Message from Directors
March 17, 2014
Florida International University completed its first year of operating the Aquarius undersea laboratory, the lab’s 21st year of deployment on Conch Reef, 20 meters beneath the surface next to coral reefs nine kilometers offshore of Key Largo, Florida. It was an exciting year that saw Aquarius come back online after a 12-month transition period that began in mid-2012 and included the relocation of the shore base command center to Islamorada.
In an abbreviated operations year, Aquarius hosted two very successful saturation missions: NASA’s Seatest II, which was the 18th astronaut training mission conducted aboard the habitat, and a mission led by four FIU students studying the ‘Ecology of Fear.’ A number of other science groups utilized the program’s research vessels and diving support capabilities to further their research.
Living beneath the sea continues to generate considerable media interest that resulted in hundreds of news pieces and features – including ABC’s Today Show, CBS This Morning and BBC Radio. The total audience for all media types – online and television video clips, print, social media and PRNewswire distribution – exceeded over 43 million!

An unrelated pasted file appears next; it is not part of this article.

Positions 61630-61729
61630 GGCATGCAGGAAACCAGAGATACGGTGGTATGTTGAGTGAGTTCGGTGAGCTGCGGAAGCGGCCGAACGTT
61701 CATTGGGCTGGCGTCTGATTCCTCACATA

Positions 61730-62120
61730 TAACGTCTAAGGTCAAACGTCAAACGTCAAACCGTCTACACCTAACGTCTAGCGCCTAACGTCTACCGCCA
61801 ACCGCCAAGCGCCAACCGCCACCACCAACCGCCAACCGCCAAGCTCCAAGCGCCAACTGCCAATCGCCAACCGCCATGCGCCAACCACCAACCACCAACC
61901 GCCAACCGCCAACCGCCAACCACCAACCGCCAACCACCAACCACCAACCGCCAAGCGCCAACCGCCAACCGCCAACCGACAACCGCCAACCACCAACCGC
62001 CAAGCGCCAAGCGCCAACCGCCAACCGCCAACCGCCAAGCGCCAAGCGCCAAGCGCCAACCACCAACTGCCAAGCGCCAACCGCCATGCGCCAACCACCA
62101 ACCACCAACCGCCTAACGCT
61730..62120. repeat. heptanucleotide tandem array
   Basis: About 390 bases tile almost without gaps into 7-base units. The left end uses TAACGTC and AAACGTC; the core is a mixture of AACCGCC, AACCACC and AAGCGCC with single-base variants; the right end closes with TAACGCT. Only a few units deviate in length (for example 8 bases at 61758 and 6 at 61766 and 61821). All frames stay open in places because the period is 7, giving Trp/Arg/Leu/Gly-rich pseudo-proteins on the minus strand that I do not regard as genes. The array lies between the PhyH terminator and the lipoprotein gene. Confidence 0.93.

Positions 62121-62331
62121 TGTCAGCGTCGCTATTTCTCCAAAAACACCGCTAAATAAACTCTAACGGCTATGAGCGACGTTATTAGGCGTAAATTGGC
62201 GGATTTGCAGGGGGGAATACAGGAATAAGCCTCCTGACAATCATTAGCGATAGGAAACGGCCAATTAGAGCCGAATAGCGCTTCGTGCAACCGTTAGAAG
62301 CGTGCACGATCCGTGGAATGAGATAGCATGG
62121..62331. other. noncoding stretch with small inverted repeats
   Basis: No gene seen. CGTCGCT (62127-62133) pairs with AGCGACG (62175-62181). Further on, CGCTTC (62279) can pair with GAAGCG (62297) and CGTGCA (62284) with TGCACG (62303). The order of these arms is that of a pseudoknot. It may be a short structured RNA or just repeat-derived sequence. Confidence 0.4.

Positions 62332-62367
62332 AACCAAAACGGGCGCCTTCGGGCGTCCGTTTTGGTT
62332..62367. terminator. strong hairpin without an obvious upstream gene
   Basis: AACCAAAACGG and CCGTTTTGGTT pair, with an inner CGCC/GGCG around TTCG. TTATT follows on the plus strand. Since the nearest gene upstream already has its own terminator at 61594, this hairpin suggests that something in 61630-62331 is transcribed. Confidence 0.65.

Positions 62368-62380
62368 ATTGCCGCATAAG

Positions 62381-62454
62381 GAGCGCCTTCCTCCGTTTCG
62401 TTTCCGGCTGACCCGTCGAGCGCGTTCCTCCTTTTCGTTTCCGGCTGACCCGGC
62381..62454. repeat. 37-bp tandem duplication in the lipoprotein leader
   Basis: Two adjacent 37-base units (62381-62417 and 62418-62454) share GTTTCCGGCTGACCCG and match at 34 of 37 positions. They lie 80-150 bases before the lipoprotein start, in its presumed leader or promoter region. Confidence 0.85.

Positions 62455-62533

A new education coordinator has developed a number of programs that have captured the attention of students nationwide. A five-day pilot project, Virtual Field Trips using Skype and Polycom technologies, brought undersea exploration science into classrooms from the Virgin Islands to California. This program was so successful that VTFs will now be a part of every mission going forward.
We continue to make improvements to Aquarius and add infrastructure enhancements, such as deploying a new digital PTZ camera and oceanographic data science node on the reef adjacent to the habitat. We have also refined protocols to use Aquarius in one-atmosphere mode. This mode of operation is especially useful for conducting live education events (e.g., giving a course lecture or hosting multiple outreach events), real-time testing of sensors and equipment where direct interaction and observation are preferred and stable power and Internet connectivity are required, and for project development prior to launching a full saturation mission.
While we already have saturations missions and day boat projects confirmed and 1-ATA training and education projects in development for the 2014 operations year, there are still openings available for research, teaching and training activities. We have refined our cost structure resulting in lower day rates than were previously advertised in the past. We are confident that former participants will find these rates competitive with similar assets while new or non-traditional participants will be encouraged to explore and propose innovative ways to use the Aquarius Reef Base.
We look forward to working with you.
Dr. James Fourqurean
Director, FIU Marine Education and Research Initiative
Director, FIU Aquarius Reef Base